16 Different Types of Christmas Trees (With Pictures)
Most of us see Christmas trees every year and never give them much thought until we’re looking for something in particular. It’s only after seeing a tree we like and then trying to find a similar tree somewhere else that we realize that there are many different kinds of Christmas trees. If you are getting into the holiday spirit and are looking for a particular tree for your home, keep reading while we list several varieties you can choose from to help you be better informed. We’ll give you a short description and a picture for each to help you find the perfect one.
Types of Christmas Trees
1. Balsam Fir Tree
The Balsam Fir Tree is native to the United States and is one of the most common trees you’ll find due to its usefulness as a screen or windbreak. It also happens to make a great Christmas tree with its dark green color and spicy fragrance. The branches also make great wreaths.
2. Fraser Fir Tree
The Fraser Fir Tree is a smaller tree that you can only find in the southern Appalachian Mountains. It has a deep green color and pleasant fragrance. Its smaller size makes it perfect is for apartments and smaller homes.
3. Canaan Fir Tree
The Canaan Fir Tree can also be called the West Virginia Balsam Fir, and it is a rare tree that you can find only in isolated pockets high in the mountains. Some experts speculate the ice age is responsible for the odd distribution of these trees.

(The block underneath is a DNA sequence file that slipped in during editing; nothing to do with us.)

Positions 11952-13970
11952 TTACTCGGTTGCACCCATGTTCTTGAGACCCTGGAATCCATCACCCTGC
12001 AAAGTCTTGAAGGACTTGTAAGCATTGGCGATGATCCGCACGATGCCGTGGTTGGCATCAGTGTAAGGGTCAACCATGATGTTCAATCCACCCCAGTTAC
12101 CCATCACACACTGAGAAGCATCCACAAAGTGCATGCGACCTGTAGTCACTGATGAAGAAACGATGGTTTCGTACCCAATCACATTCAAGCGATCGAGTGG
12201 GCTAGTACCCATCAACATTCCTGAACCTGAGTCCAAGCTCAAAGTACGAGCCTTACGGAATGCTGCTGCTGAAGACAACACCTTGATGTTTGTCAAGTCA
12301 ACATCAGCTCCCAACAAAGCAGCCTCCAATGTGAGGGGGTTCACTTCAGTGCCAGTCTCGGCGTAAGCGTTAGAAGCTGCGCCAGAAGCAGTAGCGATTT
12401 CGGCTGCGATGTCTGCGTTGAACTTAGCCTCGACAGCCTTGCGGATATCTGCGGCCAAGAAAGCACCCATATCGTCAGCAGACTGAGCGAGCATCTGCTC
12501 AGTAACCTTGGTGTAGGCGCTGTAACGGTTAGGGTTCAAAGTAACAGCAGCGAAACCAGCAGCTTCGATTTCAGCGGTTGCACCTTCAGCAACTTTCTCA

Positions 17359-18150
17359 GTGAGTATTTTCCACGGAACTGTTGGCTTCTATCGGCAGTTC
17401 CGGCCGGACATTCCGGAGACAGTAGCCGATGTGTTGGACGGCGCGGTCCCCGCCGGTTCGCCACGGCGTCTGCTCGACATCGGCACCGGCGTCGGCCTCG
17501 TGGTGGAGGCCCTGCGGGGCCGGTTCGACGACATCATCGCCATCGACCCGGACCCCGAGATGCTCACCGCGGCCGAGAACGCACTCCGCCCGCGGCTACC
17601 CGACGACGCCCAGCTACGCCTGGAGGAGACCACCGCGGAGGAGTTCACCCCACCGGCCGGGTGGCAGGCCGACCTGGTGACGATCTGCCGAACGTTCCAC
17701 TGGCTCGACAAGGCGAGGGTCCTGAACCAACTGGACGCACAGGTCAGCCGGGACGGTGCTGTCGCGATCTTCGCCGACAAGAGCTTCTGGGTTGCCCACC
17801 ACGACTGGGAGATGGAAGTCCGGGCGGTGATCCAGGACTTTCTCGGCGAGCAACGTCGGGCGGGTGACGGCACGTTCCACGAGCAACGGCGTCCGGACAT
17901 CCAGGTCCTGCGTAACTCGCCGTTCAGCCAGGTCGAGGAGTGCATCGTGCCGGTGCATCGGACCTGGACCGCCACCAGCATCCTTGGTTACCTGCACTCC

4. Douglas Fir Tree
The Douglas Fir Tree is a leading source of lumber in the United States that many woodworkers use for furniture and other applications, but it also makes a great Christmas tree. It’s a Hardy and sturdy tree that grows in most environments and lives a long time.
5. Grand Fir Tree
As you may have guessed by the name, the Grand Fir Tree is a large variety that can grow to 250 feet tall, so it’s better to use as an outdoor decoration. It has dense branches and long needles.
6. Noble Fir Tree
The Noble Fir Tree is native to the western United States and can get even larger than the Grand Fir, making it the largest native tree in North America. It has a long life span and is often the first to grow after a fire or other disturbance.
7. Concolor Fir
The Concolor Fir is a Midwestern evergreen that is attractive and adaptable. It makes a fantastic Christmas tree due to its densely packed branches and color, but it can grow to more than 130 feet tall and live more than 300 years in the wild.
8. White Pine Tree
The Eastern White Pine is a hardy and valuable tree that prefers moist but well-drained soil. It’s smaller than many other varieties, growing to only about 80-feet tall, but it grows more than 20-inches per year, making it a great choice for tree farms.
9. Scots Pine Tree
The Scots Pine, which many people mistakenly call the Scotch Pine, is the national tree of Scotland. It’s notable for its long needles and long straight trunk that makes a great Christmas tree.
10. Virginia Pine Tree